Origin. is an ill built dirty town, its walls in a state of dilapidation and decay, the consequence of the total neglect and apathy of the chiefs of the country to the improvement of their possessions, further shewn in the neglect of the Sindh. A canal flows within a mile of the city towards Larkhana, providing means of irrigation to a large tract of country, and a temporary, but important water communication from the Indus, during a few months of the year.

The houses in Shikarpore are built of unburnt brick, upper roomed, Description of and some of those belonging to the wealthiest the city.

Sonears are of respectable size, and convenient. The streets are narrow, confined, and dirty in the extreme; the great Bazar, which is the centre of all trade and banking transactions, for which Shikarpore is celebrated, extends for a distance of 800 yards, running immediately through the centre of the city. It is, in common with the Bazars of all towns in Sindh, protected from the oppressive heat by mats stretched from the houses on either side ; this although it imparts an appearance of coolness, occasions by the stagnation of air an insufferable, close, and evidently unwholesome atmosphere, evinced in the sickly appearance of those who pass nearly the whole of their time in the shops and counting houses. This Bazar is generally thronged with people, and though there is little display of merchandize, the place has the air of bustle and importance which it merits. The walls of Shikarpore—also of unburnt brick—have been allowed to remain so totally without repairs that they no longer deserve the name of a protection to the city; they enclose a space of 3831 yards in circumference.


There are eight gates. The suburbs of Shikarpore are very extensive,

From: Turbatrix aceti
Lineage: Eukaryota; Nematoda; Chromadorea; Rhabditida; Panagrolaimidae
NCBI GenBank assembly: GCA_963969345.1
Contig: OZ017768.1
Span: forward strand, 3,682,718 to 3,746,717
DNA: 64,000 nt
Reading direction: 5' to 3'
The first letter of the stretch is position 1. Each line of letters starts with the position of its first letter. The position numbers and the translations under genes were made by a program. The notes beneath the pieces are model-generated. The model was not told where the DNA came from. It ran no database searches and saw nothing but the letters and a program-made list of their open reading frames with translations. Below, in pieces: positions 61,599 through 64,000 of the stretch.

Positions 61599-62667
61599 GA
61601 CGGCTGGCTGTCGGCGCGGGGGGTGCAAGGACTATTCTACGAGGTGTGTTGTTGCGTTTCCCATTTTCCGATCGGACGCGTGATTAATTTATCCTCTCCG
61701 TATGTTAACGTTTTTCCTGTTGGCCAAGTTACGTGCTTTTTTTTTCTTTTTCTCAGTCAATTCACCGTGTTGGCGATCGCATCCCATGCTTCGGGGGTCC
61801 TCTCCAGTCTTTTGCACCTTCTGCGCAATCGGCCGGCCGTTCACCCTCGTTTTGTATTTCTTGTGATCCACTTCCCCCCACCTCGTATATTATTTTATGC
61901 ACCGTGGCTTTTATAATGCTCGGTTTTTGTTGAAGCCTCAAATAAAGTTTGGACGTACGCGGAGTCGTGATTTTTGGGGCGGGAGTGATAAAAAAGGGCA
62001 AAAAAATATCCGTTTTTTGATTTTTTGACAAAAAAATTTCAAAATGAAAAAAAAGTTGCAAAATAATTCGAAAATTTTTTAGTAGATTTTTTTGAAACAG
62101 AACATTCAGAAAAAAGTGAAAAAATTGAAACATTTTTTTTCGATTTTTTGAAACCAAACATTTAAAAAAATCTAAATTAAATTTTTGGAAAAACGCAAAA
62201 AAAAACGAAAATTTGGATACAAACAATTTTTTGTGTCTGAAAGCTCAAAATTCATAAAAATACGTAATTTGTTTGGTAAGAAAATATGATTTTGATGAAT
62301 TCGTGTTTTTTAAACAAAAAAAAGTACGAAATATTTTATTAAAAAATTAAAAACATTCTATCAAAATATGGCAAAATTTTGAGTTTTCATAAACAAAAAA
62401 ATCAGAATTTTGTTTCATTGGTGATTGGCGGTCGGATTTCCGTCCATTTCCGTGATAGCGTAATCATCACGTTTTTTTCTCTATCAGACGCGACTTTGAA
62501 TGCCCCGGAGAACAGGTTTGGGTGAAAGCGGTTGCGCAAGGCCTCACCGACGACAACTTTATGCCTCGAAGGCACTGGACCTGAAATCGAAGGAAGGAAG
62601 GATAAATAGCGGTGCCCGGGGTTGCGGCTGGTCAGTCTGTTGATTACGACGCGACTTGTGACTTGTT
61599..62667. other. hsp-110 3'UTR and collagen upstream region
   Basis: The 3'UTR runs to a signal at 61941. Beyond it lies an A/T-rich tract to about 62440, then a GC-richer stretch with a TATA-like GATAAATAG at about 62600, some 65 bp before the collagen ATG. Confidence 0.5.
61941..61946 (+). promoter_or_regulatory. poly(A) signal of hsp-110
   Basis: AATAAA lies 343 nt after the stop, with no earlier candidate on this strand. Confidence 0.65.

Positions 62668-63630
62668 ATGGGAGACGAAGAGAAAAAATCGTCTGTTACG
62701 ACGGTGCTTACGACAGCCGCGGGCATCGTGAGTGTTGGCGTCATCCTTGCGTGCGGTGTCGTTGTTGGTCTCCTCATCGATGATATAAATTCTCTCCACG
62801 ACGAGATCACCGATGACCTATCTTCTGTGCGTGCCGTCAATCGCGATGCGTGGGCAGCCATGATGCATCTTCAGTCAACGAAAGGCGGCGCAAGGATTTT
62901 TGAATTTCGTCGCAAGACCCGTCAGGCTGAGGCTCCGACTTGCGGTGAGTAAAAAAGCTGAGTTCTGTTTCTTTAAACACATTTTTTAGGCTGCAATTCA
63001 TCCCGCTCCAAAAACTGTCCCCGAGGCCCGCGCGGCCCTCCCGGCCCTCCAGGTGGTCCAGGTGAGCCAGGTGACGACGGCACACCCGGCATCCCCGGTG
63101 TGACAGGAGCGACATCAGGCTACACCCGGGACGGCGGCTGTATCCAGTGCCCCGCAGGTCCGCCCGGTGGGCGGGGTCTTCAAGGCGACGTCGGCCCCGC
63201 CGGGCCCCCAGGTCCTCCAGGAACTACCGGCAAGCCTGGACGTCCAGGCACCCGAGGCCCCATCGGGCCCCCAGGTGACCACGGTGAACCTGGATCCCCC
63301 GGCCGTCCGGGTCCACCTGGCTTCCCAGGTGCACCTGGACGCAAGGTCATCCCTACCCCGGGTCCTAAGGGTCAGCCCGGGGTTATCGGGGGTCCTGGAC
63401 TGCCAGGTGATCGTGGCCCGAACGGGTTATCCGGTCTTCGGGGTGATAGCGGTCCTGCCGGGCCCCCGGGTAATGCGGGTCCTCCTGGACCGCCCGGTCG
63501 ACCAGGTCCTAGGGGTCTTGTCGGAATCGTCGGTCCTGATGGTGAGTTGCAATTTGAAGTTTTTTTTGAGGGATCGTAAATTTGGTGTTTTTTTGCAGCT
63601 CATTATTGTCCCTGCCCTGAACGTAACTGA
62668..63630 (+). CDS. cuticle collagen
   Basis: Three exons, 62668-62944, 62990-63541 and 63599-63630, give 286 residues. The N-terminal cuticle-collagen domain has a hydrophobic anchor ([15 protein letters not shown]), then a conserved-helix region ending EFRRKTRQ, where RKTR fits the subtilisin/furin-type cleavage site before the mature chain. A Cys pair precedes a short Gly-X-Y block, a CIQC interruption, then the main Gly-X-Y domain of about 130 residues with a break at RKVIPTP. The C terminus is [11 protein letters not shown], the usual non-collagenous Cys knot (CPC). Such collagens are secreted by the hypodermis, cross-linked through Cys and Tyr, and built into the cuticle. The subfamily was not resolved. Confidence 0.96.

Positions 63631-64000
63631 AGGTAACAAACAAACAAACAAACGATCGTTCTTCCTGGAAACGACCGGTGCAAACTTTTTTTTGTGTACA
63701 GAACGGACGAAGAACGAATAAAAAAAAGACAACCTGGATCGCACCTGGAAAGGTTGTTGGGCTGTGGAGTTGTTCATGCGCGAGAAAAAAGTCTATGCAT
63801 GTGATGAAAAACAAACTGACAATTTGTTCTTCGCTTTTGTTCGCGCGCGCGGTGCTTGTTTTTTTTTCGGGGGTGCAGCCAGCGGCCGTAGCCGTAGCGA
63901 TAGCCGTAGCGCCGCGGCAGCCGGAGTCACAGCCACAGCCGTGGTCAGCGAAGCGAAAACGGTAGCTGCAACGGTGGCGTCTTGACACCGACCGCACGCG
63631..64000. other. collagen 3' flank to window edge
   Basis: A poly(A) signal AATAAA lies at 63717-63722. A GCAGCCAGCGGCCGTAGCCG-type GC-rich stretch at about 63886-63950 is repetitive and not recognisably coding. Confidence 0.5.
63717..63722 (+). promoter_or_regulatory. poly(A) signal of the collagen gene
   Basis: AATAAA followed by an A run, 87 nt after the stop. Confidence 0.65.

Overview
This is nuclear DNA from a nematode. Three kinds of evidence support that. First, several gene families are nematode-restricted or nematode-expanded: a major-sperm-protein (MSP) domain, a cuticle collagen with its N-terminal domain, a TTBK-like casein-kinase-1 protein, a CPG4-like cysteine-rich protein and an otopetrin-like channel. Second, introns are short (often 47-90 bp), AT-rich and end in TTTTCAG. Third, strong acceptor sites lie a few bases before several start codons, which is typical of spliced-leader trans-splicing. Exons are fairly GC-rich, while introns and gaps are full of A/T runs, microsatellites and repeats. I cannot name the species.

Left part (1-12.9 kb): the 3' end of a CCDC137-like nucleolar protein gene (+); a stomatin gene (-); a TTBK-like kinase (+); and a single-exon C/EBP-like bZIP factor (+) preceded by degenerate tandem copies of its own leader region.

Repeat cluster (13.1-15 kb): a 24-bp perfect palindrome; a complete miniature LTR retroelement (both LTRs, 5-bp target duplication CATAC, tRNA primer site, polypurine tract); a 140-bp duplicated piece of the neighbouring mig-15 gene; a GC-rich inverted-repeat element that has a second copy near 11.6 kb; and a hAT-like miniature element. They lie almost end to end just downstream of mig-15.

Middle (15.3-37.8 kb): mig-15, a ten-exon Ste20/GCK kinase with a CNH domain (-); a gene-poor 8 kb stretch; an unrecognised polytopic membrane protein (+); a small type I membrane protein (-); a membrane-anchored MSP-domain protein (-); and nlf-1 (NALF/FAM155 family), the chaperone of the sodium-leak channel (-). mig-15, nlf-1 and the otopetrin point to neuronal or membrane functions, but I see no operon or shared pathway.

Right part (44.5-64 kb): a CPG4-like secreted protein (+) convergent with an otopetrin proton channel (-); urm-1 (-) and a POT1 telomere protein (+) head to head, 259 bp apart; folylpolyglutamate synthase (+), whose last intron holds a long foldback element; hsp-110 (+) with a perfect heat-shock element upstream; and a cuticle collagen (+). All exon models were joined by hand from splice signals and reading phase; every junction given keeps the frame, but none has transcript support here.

and a great portion of the population calculated as Suburbs.

belonging to the city reside outside, particularly the Mahomedans and labouring classes. With the exception of one tolerable Musjied on the southern side, Shikarpore possesses no building of importance.

By a census taken with considerable case during the preceding month, the following is a return of the inhabitants of this city, including the suburbs :


Males, 9,494

9,494 | 18,913 souls. Houses 3,686. Females, 9,419



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Males, 4,556, 8,647 souls. Houses 1,806
Females, 4,091
In detail thus:-Hindoos divided according to professions-
Hindoos. Grain sellers,


56 Cotton sellers,

12 Soucars,

35 Shroffs,

66 Cloth merchants,

65 Goldsmiths,

94 Dealers in Drugs,

32 Metal,


Perfumes, ...

Vegetable and Milk sellers,

46 Dealers in dry fruit, ...

67 Do. salt and sundries,

249 Ivory turners,

3 Total Hindoo Shops, 923*

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The remainder of the Hindoos are composed of Brahmins, and those who are not shopkeepers.

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The Mahomedans divided according to trades, &c.-
Mabomedans. Weavers of coarse cloths,

Dyers and washermen,
Oil pressers,
Weavers of mats,
Shoemakers and workers in leather,
Ironmongers, ...
Cotton cleaners,
Preparers of woollen mamids,
Musicians and singers,
Syuds and Moolabs,

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95 164 103




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8,647 Independent of the above, there are altogether 1001 Affghans and Affghans to

Pattans in the city of Shikarpore, employed as Pattans. cultivators, or for Police duties by the Government; they are of the following tribes.-—Populzyge-2. Pishengee (Syuds); 3. Bamkzye ; 4. Moorzye ; 5. Easakzye ; 6. Mogal ; 7. Lukoozye ; 8. Dooranee; 9. Baber; 10. Oosteranee ; 11. Monim ; 12. Kakut; 13. Ghilzee; 14. Bureeh ; 15. Burdarame; 16. ; 17. Babee; 18. Dureanee ; 19. Owan : 20. Prumee.

It will be seen from the above that the population of Shikarpore Population of Ma- may be calculated at 29,700, say 30,000 souls, of homedans and whom 9,647, say 10,000, or one-third, are MahomeHindoos.

dans. In the above are also included many Hindoos, who are employed in distant countries as agents from the Soucars.